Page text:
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4.2 Generality of the solution

We have a solution, but is that a general solution? The answer, yes, is provided by the following result [26Jump To The Next Citation Point]:

Theorem 2 The most general solution of the harmonic-coordinates Einstein field equations in the vacuum region outside an isolated source, admitting some post-Minkowskian and multipolar expansions, is given by the previous construction as sum +o o hab = n=1 Gnhabn [IL, JL,...,ZL]. It depends on two sets of arbitrary STF-tensorial functions of time IL(u) and JL(u) (satisfying the conservation laws) defined by Equations (27View Equation), and on four supplementary functions WL(u), ...,ZL(u) parametrizing the gauge vector (28View Equation).

The proof is quite easy. With Equation (43View Equation) we obtained a particular solution of the system of equations (30View Equation, 31View Equation). To it we should add the most general solution of the corresponding homogeneous system of equations, which is obtained by setting ab /\ n = 0 into Equations (30View Equation, 31View Equation). But this homogeneous system of equations is nothing but the linearized vacuum field equations (23View Equation, 24View Equation), for which we know the most general solution hab1 given by Equations (26View Equation, 27View Equation, 28View Equation). Thus, we must add to our “particular” solution hab n a general homogeneous solution that is necessarily of the type hab [dI ,..., dZ ] 1 L L, where dIL,...,dZL denote some “corrections” to the multipole moments at the nth post-Minkowskian order. It is then clear, since precisely the linearized metric is a linear functional of all these moments, that the previous corrections to the moments can be absorbed into a re-definition of the original ones IL,...,ZL by posing

Inew = I + Gn -1dI , (44) L L L ... new n-1 ZL = ZL + G dZL. (45)
After re-arranging the metric in terms of these new moments, taking into account the fact that the precision of the metric is limited to the nth post-Minkowskian order, and dropping the superscript “new”, we find exactly the same solution as the one we had before (indeed, the moments are arbitrary functions of time) - hence the proof.

The six sets of multipole moments IL(u),...,ZL(u) contain the physical information about any isolated source as seen in its exterior. However, as we now discuss, it is always possible to find two, and only two, sets of multipole moments, ML(u) and SL(u), for parametrizing the most general isolated source as well. The route for constructing such a general solution is to get rid of the moments WL, XL, YL, ZL at the linearized level by performing the linearized gauge transformation dxa = fa1, where fa1 is the gauge vector given by Equations (28View Equation). So, at the linearized level, we have only the two types of moments M L and SL, parametrizing ab k1 by the same formulas as in Equations (27View Equation). We must be careful to denote these moments with some names different from IL and JL because they will ultimately correspond to a different physical source. Then we apply exactly the same post-Minkowskian algorithm, following the formulas (39View Equation, 40View Equation, 41View Equation, 42View Equation, 43View Equation) as we did above, but starting from the gauge-transformed linear metric kab 1 instead of hab 1. The result of the iteration is therefore some ab sum +o o n ab k = n=1 G k n [ML, SL]. Obviously this post-Minkowskian algorithm yields some simpler calculations as we have only two multipole moments to iterate. The point is that one can show that the resulting metric kab[ML, SL] is isometric to the original one hab[IL,JL,...,ZL] if and only if ML and SL are related to the moments IL,JL,...,ZL by some (quite involved) non-linear equations. Therefore, the most general solution of the field equations, modulo a coordinate transformation, can be obtained by starting from the linearized metric ab k1 [ML, SL] instead of the more complicated ab a b b a ab m k1 [IL,JL] + @ f1 + @ f1 - j @mf 1, and continuing the post-Minkowskian calculation.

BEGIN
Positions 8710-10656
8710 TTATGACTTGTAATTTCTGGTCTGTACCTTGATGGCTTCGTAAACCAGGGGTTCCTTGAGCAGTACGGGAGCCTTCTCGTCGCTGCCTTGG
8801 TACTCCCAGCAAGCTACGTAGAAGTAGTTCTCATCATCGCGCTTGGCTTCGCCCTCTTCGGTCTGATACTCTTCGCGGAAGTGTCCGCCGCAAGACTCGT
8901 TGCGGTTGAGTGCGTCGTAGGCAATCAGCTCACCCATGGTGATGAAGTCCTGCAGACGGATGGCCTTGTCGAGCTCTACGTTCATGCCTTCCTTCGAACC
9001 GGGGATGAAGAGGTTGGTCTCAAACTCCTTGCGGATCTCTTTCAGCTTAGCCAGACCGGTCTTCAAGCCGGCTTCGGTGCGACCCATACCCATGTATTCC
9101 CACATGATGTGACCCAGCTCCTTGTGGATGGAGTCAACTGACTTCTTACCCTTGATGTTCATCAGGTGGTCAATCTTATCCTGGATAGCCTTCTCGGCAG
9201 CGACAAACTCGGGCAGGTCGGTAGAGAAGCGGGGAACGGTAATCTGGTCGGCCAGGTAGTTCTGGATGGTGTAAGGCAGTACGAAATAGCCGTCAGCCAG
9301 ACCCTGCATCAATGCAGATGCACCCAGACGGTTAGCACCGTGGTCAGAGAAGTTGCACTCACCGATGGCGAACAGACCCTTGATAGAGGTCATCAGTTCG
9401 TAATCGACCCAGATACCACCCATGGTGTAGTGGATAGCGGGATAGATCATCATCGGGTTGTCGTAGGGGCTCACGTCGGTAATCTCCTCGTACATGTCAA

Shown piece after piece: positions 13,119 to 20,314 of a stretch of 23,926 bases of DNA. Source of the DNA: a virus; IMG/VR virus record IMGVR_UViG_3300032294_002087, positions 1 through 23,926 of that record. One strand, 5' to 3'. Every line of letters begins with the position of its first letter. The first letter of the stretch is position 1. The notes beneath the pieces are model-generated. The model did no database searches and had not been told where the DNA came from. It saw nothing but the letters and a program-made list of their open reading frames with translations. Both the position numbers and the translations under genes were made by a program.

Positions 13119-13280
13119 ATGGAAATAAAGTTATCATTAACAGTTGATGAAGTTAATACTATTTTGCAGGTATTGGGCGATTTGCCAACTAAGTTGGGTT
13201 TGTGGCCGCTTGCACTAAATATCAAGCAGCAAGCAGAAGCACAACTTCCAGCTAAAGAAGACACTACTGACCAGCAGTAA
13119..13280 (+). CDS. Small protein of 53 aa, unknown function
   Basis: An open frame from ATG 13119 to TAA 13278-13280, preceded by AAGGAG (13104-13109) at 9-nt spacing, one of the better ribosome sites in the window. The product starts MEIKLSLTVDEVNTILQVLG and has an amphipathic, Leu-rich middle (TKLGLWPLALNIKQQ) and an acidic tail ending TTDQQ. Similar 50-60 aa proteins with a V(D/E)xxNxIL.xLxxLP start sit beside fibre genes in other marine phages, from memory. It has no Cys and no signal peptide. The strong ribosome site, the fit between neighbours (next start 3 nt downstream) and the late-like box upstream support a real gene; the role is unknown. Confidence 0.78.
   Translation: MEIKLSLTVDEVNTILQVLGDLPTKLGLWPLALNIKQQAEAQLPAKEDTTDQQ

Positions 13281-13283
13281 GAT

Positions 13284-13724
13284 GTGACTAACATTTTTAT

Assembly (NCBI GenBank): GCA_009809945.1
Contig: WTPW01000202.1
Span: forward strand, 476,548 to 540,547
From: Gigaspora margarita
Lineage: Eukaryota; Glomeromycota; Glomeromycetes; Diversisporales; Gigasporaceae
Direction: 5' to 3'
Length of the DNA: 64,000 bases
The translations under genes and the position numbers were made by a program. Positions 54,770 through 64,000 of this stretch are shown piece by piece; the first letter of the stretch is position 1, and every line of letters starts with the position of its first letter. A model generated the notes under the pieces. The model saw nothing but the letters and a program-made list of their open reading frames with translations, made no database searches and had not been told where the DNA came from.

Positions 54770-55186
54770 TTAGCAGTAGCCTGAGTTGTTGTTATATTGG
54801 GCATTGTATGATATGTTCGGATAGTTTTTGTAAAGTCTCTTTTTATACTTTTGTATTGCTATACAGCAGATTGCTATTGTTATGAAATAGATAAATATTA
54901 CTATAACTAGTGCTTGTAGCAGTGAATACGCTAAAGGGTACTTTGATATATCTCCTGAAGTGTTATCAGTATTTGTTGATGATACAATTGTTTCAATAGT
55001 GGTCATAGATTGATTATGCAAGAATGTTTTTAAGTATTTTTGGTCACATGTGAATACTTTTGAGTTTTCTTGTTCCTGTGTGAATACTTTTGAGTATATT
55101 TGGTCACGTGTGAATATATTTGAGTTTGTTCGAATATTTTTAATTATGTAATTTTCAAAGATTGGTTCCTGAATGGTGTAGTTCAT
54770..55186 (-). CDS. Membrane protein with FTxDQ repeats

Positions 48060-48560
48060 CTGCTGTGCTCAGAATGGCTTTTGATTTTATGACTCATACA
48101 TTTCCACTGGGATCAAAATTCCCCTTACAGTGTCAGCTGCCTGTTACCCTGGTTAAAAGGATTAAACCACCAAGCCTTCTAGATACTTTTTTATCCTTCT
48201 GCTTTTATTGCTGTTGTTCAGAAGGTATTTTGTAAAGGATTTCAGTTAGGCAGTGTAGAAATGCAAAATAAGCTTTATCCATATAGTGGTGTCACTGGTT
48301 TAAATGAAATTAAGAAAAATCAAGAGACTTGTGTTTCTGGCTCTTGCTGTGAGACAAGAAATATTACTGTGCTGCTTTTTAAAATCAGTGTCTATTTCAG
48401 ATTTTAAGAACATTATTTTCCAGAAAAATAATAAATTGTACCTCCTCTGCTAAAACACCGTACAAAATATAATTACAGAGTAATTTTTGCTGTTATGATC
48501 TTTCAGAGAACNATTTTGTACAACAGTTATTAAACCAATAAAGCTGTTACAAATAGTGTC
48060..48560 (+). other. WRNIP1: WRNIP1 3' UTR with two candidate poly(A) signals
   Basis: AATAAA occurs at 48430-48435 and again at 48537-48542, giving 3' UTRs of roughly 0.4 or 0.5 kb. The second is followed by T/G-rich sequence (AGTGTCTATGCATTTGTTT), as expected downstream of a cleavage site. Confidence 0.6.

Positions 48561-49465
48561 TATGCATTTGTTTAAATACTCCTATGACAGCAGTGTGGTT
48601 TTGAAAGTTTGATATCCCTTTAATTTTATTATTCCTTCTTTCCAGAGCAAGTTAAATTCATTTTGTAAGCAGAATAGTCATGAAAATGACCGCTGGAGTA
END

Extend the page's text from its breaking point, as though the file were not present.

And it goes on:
So why not consider from the start that the best description of the isolated source is provided by only the two types of multipole moments, M L and S L, instead of the six, I ,J ,...,Z L L L? The reason is that we shall determine (in Theorem 6 below) the explicit closed-form expressions of the six moments IL,JL, ...,ZL, but that, by contrast, it seems to be impossible to obtain some similar closed-form expressions for ML and SL. The only thing we can do is to write down the explicit non-linear algorithm that computes ML, SL starting from IL,JL,...,ZL. In consequence, it is better to view the moments IL,JL, ...,ZL as more “fundamental” than ML and SL, in the sense that they appear to be more tightly related to the description of the source, since they admit closed-form expressions as some explicit integrals over the source. Hence, we choose to refer collectively to the six moments IL,JL,...,ZL as the multipole moments of the source. This being said, the moments ML and SL are often useful in practical computations because they yield a simpler post-Minkowskian iteration. Then, one can generally come back to the more fundamental source-rooted moments by using the fact that ML and SL differ from the corresponding IL and JL only by high-order post-Newtonian terms like 2.5PN; see Ref. [16Jump To The Next Citation Point] and Equation (96View Equation) below. Indeed, this is to be expected because the physical difference between both types of moments stems only from non-linearities.


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